Burlington, South Burlington and Winooski leaders announced that the airport will seek federal funding for 20 monitors now that the fighter jets have arrived.
Some city councilors say they do not want to contribute to that program without more of a say in the operations of the airport, which is owned by Burlington.
Grants from the FAA will cover 90% of the cost of noise mitigation, including soundproofing and assistance selling homes. But the source of the remaining 10% is unclear.
Though he rails against Pentagon spending and it belies his progressive roots, the Democratic presidential candidate has long supported military projects, especially those for his home state.
South Burlington and Winooski officials want Burlington, the owner of the airport, to shoulder the burden of noise mitigation. But Burlington has made no concrete promises.
Using blockchain technology, the Toronto-based developers believe the city’s pilot citizen engagement program could soon be replicated by local governments across the country.
Voter rejection of a local option tax increase means the city may have to consider a mix, including private donations and regional partnerships, to pay for an indoor athletic facility and arts center.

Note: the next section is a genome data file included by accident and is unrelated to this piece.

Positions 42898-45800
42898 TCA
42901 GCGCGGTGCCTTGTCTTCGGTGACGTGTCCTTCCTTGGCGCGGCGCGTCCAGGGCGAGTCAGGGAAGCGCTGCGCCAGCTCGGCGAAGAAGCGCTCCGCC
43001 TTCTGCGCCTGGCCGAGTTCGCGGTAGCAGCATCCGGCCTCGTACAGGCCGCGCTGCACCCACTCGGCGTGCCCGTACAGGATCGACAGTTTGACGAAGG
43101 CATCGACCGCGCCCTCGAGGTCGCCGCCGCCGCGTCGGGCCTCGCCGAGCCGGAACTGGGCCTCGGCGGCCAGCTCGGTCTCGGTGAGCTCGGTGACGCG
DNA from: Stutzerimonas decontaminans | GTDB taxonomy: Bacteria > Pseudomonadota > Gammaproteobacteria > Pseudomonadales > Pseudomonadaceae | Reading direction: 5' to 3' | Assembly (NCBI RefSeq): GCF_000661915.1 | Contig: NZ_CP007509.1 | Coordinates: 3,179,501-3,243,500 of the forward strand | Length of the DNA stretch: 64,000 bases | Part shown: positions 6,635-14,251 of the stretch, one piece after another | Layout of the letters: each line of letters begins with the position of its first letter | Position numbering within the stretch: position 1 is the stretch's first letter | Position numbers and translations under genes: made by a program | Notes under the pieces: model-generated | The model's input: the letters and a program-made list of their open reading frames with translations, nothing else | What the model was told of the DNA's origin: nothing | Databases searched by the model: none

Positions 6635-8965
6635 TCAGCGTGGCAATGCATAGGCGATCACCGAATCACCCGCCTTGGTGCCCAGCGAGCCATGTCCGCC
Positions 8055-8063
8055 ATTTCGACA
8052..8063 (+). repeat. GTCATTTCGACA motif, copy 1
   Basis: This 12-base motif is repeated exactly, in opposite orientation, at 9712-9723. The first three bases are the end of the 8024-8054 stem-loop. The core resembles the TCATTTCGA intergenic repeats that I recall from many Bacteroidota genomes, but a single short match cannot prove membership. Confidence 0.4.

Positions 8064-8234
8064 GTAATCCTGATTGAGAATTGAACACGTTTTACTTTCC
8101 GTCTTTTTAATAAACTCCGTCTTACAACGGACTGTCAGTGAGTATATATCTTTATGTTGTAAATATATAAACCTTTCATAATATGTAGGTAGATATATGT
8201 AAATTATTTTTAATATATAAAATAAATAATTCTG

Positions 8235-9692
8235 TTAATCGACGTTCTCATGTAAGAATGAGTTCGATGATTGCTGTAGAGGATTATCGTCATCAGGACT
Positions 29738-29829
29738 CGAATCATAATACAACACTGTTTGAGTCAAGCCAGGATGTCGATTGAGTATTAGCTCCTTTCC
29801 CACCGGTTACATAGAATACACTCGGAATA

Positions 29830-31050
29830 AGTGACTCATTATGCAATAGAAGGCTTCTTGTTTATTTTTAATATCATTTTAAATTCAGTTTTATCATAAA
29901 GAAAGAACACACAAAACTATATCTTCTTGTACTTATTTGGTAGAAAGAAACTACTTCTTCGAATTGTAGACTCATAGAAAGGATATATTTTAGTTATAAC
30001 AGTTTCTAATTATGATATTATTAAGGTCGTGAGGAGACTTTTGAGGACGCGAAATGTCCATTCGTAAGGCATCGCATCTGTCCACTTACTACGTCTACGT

The two cities joined Burlington in passing resolutions seeking an alternative Air Force mission to the fighter jets at the airport.
Joining the lawsuit is our best chance to get the information we need to prepare ourselves as best we can for the safety and noise impacts that come with the F-35.
News Release — Lt. Gov. Phil Scott March 30, 2016 Contact: Rachel Feldman: 802-828-2226 (o) 802-272-2256 (cell) Lt. Governor Phil Scott today issued the following statement on the appointments of Senator Diane Snelling to the Natural Resources Board and Senator-Designate Helen Riehle to the Vermont Senate: “Senator Diane Snelling has long been a champion for […]
The appointee is sworn in and will sit on the Natural Resources Committee, but a hole remained elsewhere after the panel in charge of assignments said it needed more time to consider options.
Gov. Shumlin selected former Sen. Helen Riehle to serve the rest of Snelling’s Senate term.